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Yes, ladies and gentlemen, Mr Grey,

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the billionaire with his helicopter and his red room of pain,

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is possibly based on a fellow from Newry.

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I tell you what, that woman deserves every single penny she gets

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because I've been to Newry.

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She must have the best imagination in the world.

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WOMAN GASPS

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SAXOPHONE MUSIC

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One local woman is hoping to emulate the success of EL James.

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And while erotic literature has a long and, indeed, noble tradition

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going back through Greek and Roman poetry,

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right through Shakespeare's sonnets

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to Molly Bloom's soliloquy and DH Lawrence,

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this local author feels that Northern Ireland isn't ready

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for what she has to say.

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By the way, this is a bar in Belfast, this isn't her house.

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I set out to shock by writing a filthier version of

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what I thought was erotic fiction.

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Leonora Morrison is not your real name,

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you're wearing a wig, we're filming you out of focus,

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we are going to disguise your voice.

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I feel like I'm interviewing a terrorist from the 1980s,

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rather than somebody who's just written a book.

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Nobody in my family knows that I write.

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None of my friends know that I write books,

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and especially erotic fiction.

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I think that if they knew that,

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they would be completely shocked and maybe disgusted.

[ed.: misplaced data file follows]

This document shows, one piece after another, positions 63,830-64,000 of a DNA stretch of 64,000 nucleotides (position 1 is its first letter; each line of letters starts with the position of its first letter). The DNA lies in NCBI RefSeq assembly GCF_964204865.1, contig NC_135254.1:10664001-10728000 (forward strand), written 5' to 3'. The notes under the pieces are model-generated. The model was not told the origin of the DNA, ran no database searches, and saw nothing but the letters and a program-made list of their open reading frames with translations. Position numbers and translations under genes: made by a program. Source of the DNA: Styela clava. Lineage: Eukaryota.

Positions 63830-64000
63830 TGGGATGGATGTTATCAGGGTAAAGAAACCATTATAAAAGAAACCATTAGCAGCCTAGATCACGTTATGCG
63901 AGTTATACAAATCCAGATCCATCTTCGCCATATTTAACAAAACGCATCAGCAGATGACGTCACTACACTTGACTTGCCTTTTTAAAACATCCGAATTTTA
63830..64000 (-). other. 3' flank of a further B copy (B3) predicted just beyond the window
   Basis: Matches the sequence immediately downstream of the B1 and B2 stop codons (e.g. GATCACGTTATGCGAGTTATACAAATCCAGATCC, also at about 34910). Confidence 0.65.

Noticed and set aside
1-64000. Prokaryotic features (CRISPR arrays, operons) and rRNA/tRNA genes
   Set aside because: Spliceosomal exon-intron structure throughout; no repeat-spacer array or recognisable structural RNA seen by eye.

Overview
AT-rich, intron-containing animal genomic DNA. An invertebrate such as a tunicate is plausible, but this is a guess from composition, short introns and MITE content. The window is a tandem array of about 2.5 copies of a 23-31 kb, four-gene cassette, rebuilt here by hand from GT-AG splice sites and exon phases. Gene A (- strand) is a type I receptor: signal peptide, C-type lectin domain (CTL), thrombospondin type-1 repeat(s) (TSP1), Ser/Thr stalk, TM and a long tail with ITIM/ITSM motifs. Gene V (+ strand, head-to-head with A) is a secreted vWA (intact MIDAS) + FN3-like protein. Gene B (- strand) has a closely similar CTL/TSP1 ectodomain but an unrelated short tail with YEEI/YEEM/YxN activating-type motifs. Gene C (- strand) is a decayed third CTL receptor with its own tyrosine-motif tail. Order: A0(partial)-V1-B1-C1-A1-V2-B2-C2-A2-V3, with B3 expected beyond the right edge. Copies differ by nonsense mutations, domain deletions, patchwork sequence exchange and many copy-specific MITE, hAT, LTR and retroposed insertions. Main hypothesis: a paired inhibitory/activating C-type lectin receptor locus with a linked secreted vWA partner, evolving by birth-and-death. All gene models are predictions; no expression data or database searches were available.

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My family are very religious and I was always brought up in the church.

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And it's not something they would be proud of, especially.

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But surely, we've moved on? It's 2017.

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Well, a lot of people from here who have been religious have read EL James,

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and they haven't liked it.

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I think it was quite tame, and my book is a lot worse, content-wise.

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You say worse, you mean better-worse or worse-worse?

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Filthy.

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-Filthy? It's pure filth?

-Yes.

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Mine is self published, as well, and I think it's been harder

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because this is Northern Ireland and putting it out in the public forum,

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with newspapers, etc, has been quite tricky.

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How did you get started?

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I had gone on online dating sites and discovered that on some

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of the sites, you could write short stories in the form of blogs.

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And reading through some of them, I thought, "Well, I can do that.

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"Maybe do it better."

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And I started writing different versions of stories based on

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an online character called Ginger.

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And from the feedback that I got,

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I was encouraged to put it into a book.